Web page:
The Paris-headquartered Financial Action Task Force (FATF) is an inter-governmental body. It was established in 1989 by the Ministers of its Member jurisdictions. The objectives of the FATF are to set standards and promote effective implementation of legal, regulatory and operational measures for combating money laundering, terrorist financing and other related threats to the integrity of the international financial system. The FATF is therefore a “policy-making body” which works to generate the necessary political will to bring about national legislative and regulatory reforms in these areas.
Remember This: FATF asses countries’ level of compliance through mutual evaluation process, which relies on peer reviews.
Key Facts About FATF
- The FATF currently has 35 members and two regional organisations – European Commission and Gulf Cooperation Council.
- North Korea and Iran are in the FATF blacklist.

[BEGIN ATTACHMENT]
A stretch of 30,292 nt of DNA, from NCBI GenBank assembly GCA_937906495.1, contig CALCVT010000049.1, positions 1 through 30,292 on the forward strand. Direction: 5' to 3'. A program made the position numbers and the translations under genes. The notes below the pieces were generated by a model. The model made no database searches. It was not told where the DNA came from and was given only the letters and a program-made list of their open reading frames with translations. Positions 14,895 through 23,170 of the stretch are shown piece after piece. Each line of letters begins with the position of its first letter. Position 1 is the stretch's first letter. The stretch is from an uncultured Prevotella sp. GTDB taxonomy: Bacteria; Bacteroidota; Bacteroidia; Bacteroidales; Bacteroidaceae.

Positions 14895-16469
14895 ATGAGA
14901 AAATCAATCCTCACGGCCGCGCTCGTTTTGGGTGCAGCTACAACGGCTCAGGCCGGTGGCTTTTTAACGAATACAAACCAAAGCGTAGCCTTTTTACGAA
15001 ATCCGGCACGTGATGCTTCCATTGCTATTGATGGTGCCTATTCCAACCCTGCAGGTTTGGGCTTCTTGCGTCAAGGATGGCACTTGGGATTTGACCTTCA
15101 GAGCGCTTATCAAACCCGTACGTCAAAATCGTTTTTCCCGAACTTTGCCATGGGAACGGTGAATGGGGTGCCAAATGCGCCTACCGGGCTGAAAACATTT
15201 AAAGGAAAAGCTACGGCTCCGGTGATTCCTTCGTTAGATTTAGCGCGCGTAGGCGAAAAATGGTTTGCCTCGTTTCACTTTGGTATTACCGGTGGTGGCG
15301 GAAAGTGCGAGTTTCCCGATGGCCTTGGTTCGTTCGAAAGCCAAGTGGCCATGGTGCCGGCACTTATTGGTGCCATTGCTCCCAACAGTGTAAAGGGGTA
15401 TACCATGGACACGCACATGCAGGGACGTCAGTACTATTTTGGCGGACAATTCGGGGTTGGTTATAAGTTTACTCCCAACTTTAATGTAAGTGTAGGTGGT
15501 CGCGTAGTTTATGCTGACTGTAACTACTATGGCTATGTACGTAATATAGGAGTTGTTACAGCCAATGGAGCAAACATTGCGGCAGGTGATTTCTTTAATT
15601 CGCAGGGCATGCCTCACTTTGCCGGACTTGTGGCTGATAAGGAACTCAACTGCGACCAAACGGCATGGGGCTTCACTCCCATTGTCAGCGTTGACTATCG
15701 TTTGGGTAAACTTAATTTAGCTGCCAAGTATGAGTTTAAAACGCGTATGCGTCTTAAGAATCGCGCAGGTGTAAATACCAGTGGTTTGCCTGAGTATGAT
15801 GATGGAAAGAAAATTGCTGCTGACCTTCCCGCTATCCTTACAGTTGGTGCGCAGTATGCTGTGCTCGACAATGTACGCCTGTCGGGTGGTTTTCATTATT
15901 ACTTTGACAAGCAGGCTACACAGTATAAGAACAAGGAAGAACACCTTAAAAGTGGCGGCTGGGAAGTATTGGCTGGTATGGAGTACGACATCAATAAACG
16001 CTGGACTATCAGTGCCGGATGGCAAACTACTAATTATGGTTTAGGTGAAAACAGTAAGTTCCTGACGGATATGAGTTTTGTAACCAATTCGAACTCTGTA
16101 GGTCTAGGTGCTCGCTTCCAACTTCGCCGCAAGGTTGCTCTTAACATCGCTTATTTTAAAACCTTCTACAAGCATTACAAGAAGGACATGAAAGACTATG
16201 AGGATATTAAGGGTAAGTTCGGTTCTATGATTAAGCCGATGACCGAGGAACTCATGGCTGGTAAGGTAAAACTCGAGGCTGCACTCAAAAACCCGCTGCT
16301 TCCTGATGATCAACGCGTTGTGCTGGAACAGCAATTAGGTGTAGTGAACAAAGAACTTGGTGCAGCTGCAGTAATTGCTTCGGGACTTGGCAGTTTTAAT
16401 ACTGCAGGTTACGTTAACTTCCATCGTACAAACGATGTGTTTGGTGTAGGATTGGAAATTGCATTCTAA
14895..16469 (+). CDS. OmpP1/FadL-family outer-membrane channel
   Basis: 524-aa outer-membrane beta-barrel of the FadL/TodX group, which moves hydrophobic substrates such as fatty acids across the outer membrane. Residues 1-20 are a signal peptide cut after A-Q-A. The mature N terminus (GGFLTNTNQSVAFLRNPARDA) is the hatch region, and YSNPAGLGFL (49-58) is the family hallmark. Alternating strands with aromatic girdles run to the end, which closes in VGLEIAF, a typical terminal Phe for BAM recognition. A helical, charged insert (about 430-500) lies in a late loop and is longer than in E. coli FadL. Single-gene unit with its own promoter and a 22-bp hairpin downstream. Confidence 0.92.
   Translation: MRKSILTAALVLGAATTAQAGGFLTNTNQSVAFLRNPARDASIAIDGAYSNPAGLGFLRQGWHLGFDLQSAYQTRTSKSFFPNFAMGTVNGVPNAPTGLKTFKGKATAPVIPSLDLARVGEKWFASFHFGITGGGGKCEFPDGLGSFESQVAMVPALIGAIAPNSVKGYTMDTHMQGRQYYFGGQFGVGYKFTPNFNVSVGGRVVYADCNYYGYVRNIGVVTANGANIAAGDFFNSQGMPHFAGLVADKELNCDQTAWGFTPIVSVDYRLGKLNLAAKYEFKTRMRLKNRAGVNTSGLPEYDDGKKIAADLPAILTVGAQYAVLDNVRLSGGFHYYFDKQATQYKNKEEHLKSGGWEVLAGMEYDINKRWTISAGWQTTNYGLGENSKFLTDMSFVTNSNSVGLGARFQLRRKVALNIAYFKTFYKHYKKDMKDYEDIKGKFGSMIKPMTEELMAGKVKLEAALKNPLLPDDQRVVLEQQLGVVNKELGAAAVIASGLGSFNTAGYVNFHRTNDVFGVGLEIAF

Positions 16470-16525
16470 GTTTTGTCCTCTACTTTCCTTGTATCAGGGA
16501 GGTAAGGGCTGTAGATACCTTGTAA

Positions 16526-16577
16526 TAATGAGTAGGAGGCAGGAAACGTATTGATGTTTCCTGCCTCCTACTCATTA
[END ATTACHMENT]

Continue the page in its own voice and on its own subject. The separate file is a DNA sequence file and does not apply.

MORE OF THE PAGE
- Pakistan was put on the grey list in July 2018.
- Pakistan will have to be supported by at least 15 of FATF’s 36 voting members to move out of the ‘grey list’. It needs three votes to prevent blacklisting.
- Xiangmin Liu of the People’s Republic of China assumed the position of President of the FATF on July 1 2019.
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- European Commission
- Gulf Co-operation Council
- Hong Kong, China
- Republic of Korea
- Netherlands, Kingdom of
- New Zealand
- Russian Federation
- Saudi Arabia
- South Africa
- United Kingdom
- United States
FATF also has one observer country i.e. Indonesia.
Note: India became FATF’s 34th member country in 2010. Before this, it had been a part of the boy as an Observer since 2006.
FATF ‘Grey List’ And ‘Blacklist’
FATF has 2 types of lists:
a. Black List: Countries suspect of supporting terror funding and money laundering are identified as Non-Cooperative Countries or Territories (NCCTs) and are put in the Black List.
b. Grey List: Some countries through peer reviews are identified as safe haven for supporting terror funding and money laundering. Putting in the Grey list serves as a warning to these countries that it may enter the blacklist.
Consequences of being in the FATF grey list:
Economic sanctions, Problem in getting loans from global financial institutions and other countries, threat to its international trade, prospects of international boycott